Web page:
The Mandalorian Season 3, Episode 3:
“The Convert” Review
After last week’s fantastic episode, which featured meaningful plot progress as well as interesting set-ups with a healthy dose of character beats and action, Chapter 19 of The Mandalorian, titled “The Convert,” scales things back considerably. This week the show put the adventures of Din and Bo-Katan on the back burner to give us a peak at what life is like in the New Republic through the eyes of Moff Gideon’s former reluctant scientist Dr. Pershing. It’s a difficult episode to judge since much of what happens depends on the quality of the follower, but as a singular episode, it was decidedly mixed.
“The Convert” picks up right where Chapter 18 left off. Bo-Katan has just rescued Mando from the depths of the Living Waters in the Mines of Mandalore. It was down there that she saw the legendary Mythosaur, a creature whose existence she believed to be the ramblings of crazed zealots. Her witnessing the creature no doubt throws a wrench in her belief system, and curiously she doesn’t mention the creature to Mando.
The dichotomy of Bo and Mando’s differing beliefs and ideologies of their own culture is one of the strengths of their pairing. The revelation of the Mythosaur obviously affects Bo as she doesn’t take her helmet off at all after seeing the creature despite not telling what she saw. That inner conflict is sure to come up during the season, and while it is explored in subtle ways in this episode during the little screen time Bo and Mando have, it’s hard not to feel like that would have served as a stronger episode than what we actually got.
Not helping matters is how strongly the episode starts. Not just with the added wrinkles to Bo-Katan’s beliefs but with one of the best Star Wars dogfights to grace our screens. As Bo and Mando make their way off Mandalore, they are attacked by a group of TIE Interceptors. The question of who sent them is sure to be paid off later in the season, but the aerial action itself is sublime. The CGI work in The Mandalorian has always been top-notch (barring young Luke), but this dogfight might take the cake.
It’s so easy for sequences like this to feel weightless, like they take place in a vacuum, because they literally do. But ILM and director Lee Isaac Chung put together an astounding sequence that will leave you breathless. From how the camera moves with the ships to the ripples in the water as they skim by, you feel an immense sense of speed as it’s happening, but it all remains crystal clear. Nothing is blurry or out of focus, you can see every flip, every turn, every closer call, and every explosion in all its balletic beauty.
Unfortunately, the episode peaks early, after that sequence, the show cuts to Coruscant for an episode that is more similar to Andor than to The Mandalorian but without what made that show as good as it was. The majority of the episode follows Dr. Pershing as he acclimates to the New Republic’s Amnesty Program, which is to give former members of the Galactic Empire a chance at a new life.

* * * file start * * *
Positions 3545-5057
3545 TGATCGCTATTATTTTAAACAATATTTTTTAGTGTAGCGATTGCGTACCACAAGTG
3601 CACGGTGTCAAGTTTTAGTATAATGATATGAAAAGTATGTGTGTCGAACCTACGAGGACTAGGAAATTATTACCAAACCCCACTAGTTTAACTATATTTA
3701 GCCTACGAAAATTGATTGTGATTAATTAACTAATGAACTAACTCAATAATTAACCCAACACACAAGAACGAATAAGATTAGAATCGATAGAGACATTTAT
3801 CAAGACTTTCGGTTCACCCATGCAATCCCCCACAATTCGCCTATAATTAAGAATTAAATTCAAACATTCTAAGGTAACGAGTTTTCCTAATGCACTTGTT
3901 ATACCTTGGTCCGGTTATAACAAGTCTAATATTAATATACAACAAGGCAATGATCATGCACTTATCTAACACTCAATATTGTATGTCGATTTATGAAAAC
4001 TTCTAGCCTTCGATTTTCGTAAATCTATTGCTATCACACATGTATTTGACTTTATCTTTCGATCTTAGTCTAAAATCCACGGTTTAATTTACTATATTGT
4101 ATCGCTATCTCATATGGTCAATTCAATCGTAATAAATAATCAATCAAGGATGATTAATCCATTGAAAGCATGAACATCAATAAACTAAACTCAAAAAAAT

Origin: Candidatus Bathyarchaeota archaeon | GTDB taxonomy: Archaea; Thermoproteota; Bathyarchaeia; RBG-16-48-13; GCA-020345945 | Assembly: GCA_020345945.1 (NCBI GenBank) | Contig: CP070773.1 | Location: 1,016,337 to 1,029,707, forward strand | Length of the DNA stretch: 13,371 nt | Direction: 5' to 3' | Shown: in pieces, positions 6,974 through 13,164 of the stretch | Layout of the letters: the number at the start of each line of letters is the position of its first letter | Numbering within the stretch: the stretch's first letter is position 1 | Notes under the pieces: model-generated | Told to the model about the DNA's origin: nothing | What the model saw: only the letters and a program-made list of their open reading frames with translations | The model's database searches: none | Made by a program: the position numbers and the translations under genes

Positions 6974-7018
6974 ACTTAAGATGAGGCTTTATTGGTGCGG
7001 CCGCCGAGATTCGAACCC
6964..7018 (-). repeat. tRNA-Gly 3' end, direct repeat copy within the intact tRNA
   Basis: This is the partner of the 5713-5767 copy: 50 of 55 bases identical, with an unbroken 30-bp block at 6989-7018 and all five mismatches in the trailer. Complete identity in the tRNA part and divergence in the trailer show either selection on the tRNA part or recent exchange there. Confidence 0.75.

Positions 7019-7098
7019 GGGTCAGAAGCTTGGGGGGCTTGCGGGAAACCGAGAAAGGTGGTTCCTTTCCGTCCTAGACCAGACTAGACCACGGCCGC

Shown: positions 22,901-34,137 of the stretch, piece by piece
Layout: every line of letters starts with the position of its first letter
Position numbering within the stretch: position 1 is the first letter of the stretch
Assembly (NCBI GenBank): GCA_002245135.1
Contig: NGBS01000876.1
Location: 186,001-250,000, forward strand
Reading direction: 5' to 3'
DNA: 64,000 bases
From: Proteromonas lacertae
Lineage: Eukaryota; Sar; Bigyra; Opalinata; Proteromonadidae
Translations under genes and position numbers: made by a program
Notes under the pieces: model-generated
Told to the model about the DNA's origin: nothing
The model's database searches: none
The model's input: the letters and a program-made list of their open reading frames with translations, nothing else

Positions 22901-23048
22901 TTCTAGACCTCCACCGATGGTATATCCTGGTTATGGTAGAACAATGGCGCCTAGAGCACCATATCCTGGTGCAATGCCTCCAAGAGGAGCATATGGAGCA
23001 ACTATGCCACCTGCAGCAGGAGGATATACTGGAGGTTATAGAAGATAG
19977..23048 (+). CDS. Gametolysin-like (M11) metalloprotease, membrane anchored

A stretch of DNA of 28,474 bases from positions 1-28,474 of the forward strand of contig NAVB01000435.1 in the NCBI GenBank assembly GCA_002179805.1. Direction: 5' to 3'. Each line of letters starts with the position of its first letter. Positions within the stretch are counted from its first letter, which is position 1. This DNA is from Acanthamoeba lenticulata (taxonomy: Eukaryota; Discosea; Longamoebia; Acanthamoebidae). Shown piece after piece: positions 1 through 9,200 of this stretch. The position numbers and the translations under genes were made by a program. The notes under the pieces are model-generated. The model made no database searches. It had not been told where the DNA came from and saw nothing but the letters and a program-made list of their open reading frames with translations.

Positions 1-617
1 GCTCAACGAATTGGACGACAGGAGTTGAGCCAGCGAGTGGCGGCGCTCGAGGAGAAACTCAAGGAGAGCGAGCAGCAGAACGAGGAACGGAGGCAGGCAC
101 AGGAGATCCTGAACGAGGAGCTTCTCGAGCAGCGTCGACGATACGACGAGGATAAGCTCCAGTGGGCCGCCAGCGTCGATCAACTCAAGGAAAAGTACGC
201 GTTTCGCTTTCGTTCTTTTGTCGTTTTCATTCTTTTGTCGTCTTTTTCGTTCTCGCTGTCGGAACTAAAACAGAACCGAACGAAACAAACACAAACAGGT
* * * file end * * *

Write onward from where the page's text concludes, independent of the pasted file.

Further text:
It’s a decent premise, and we do get an interesting look at the fragility of the New Republic, but neither that nor the characters we follow are given enough depth to make it truly worthwhile. The crux of the episode is that Dr. Pershing believes that the cloning research he was doing for Moff Gideon could be used for the greater good by the New Republic, but that kind of research is banned, so he’s stuck at a desk job. He forms a friendship with Elia Kane, another member of the Amnesty Program who used to work for Moff Gideon, and she convinces him to continue his research anyway. Her eventual betrayal of Pershing to improve her standing with the New Republic would be interesting if she were an actual character instead of a plot device.
Pershing has depth to him; you can tell he genuinely wants to do good and is sorry for helping the Empire. His being depressed at his desk job isn’t because he wants to go back to the lab, it’s because he believes he can be helping the betterment of the galaxy, but they won’t let him. Kane exists as something to get the plot moving, to get Pershing to break the rules and try to restart his research. We learn nothing of who she is as a person, she is here to encourage him for her to eventually betray.
Andor’s biggest strength was in how every character was well-defined, multi-faceted, and had clear motivations for all their actions. “The Convert” is so similar to Andor in its premise and execution that it’s impossible to see how it fails in comparison. The main plot is interesting enough, but Kane is such a thin character with no clear end-game and no clear connection to the main plot that it’s hard to muster any sort of feeling towards it.
This episode could end up being much better in retrospect, but that entirely depends on how the events are followed up on. As it stands on its own merits, it’s a letdown. It peaks early with the dogfight and never comes up with a satisfying reason to care about the rest. Its biggest fault, though, is stripping away what makes this show good to become an episode that is just a lesser version of a much better Star Wars show.